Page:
More importantly, it is clear from the rule itself, and case law, that the trial court does in fact retain jurisdiction over the stay, even during the pendency of an appeal. The only time the trial division appears to lose jurisdiction over the issue is when a stay is denied, which denial permits the appellant to seek a stay from the Appellate Division. Chk. App. R. 8(a).
CSSC Civil Rule 62(d) clearly provides that jurisdiction remains in the trial court until such time as the trial court approves the supersedeas bond. This is so even after the Notice of Appeal is filed, and until approval of the bond, whenever that may occur. By failing to give a bond sufficient to obtain the trial court’s approval, the appellant never obtains his right to a stay. Only the trial division appears to have jurisdiction, in the first instance, to approve the bond.
Furthermore, the power of the trial court to order a stay of execution, and by implication to deny a stay, continues throughout the pendency of the appeal, until the mandate of the Appellate Division issues. The power of the trial court to grant a stay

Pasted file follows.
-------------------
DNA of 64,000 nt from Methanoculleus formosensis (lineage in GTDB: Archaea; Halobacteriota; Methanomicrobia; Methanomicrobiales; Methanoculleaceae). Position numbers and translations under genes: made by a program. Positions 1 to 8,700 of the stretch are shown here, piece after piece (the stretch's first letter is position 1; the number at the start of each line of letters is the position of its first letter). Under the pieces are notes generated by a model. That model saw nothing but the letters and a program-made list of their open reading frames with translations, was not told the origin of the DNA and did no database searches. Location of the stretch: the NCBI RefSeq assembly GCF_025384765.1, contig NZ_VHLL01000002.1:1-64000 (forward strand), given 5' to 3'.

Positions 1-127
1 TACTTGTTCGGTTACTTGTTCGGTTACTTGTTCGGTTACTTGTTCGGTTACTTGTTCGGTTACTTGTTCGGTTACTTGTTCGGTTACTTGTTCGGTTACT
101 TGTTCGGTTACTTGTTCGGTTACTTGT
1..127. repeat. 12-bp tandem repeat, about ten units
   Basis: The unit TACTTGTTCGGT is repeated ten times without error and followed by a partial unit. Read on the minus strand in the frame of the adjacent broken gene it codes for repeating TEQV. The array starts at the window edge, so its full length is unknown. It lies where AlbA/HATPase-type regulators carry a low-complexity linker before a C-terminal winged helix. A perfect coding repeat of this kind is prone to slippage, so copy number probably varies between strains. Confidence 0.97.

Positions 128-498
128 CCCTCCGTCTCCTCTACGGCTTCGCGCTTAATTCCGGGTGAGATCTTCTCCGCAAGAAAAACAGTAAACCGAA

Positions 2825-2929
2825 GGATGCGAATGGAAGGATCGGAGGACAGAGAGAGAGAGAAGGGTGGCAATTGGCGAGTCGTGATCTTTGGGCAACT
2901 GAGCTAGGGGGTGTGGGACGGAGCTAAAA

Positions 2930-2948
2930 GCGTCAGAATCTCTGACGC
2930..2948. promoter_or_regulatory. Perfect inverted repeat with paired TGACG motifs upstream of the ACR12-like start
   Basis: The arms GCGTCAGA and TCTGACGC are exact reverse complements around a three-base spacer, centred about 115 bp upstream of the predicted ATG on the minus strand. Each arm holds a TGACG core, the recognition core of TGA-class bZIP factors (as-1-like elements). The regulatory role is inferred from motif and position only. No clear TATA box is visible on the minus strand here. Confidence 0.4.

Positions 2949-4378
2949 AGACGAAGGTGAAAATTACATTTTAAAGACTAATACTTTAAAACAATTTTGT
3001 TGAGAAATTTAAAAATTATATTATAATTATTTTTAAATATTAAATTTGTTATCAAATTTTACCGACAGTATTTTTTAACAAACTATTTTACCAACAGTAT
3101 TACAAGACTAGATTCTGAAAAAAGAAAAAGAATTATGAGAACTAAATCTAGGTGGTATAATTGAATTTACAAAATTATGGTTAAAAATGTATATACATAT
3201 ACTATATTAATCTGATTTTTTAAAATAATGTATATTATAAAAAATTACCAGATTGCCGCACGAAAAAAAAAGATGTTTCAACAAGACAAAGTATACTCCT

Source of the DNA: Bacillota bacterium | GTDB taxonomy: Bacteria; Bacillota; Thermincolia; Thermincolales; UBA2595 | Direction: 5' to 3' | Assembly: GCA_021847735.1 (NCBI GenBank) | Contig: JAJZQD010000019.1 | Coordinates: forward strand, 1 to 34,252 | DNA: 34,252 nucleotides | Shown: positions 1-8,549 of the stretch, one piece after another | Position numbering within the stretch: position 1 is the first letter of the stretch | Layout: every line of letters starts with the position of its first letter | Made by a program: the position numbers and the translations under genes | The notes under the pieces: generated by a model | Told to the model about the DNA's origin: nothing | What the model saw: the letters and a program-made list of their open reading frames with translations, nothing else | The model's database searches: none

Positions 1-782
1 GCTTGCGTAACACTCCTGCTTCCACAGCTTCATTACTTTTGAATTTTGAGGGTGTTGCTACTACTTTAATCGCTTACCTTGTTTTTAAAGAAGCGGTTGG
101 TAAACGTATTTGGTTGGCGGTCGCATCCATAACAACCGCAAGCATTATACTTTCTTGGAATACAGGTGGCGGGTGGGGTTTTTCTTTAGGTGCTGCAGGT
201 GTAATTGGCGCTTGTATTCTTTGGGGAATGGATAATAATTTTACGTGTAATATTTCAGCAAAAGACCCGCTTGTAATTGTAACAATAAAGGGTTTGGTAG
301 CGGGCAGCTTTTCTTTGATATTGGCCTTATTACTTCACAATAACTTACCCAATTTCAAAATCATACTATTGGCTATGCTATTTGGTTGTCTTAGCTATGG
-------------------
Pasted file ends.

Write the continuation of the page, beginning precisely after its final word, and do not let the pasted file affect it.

is invested in the [trial] court by virtue of its original jurisdiction over the case and continues to reside in the [trial] court until such time as the court of appeals issues its mandate . . . . Although the [trial] court lacks jurisdiction to vacate or alter its judgment pending appeal, absent a remand, the [trial] court retains the power throughout the pendency of the appeal to simply preserve the status quo by granting a stay of the judgment.
Rakovich v. Wade , 834 F.2d 673, 674 (7th Cir.1987) (citations omitted).
Defendant cannot argue that the issuance of a stay would preserve the status quo, unless the Defendant is willing to contend that the Court is somehow obligated to permit the Defendant to reside in Plaintiff’s property, rent free, and without any obligation to pay rent, until an appellate session can be convened, and the appeal decided. The Defendant cannot seriously contend that the Court should be compelled to permit a continuing trespass because it has issued a stay of execution which has yet to come into force and effect as a result of the failure of the Defendant to offer, and the Court to